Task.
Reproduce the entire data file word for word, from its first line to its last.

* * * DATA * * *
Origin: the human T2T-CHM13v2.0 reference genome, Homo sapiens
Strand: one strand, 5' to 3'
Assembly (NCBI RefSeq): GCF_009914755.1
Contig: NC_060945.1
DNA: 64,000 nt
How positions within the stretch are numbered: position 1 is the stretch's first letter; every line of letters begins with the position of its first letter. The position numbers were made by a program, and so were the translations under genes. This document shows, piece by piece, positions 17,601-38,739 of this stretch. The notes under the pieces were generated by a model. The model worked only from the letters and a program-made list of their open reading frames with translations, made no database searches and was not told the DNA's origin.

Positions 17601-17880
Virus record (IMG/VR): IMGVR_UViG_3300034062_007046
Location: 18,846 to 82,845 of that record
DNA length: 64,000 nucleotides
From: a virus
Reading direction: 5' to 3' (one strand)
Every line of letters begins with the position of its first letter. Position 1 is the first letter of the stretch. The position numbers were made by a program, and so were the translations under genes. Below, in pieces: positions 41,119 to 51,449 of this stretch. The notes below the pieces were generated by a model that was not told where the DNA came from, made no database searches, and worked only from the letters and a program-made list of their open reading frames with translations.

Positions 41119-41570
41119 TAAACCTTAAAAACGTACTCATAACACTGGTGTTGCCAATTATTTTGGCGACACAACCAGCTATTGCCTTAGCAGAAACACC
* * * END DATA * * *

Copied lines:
Origin: the human T2T-CHM13v2.0 reference genome, Homo sapiens
Strand: one strand, 5' to 3'
Assembly (NCBI RefSeq): GCF_009914755.1
Contig: NC_060945.1
DNA: 64,000 nt
How positions within the stretch are numbered: position 1 is the stretch's first letter; every line of letters begins with the position of its first letter. The position numbers were made by a program, and so were the translations under genes. This document shows, piece by piece, positions 17,601-38,739 of this stretch. The notes under the pieces were generated by a model. The model worked only from the letters and a program-made list of their open reading frames with translations, made no database searches and was not told the DNA's origin.

Positions 17601-17880
Virus record (IMG/VR): IMGVR_UViG_3300034062_007046
Location: 18,846 to 82,845 of that record
DNA length: 64,000 nucleotides
From: a virus
Reading direction: 5' to 3' (one strand)
Every line of letters begins with the position of its first letter. Position 1 is the first letter of the stretch. The position numbers were made by a program, and so were the translations under genes. Below, in pieces: positions 41,119 to 51,449 of this stretch. The notes below the pieces were generated by a model that was not told where the DNA came from, made no database searches, and worked only from the letters and a program-made list of their open reading frames with translations.

Positions 41119-41570
41119 TAAACCTTAAAAACGTACTCATAACACTGGTGTTGCCAATTATTTTGGCGACACAACCAGCTATTGCCTTAGCAGAAACACC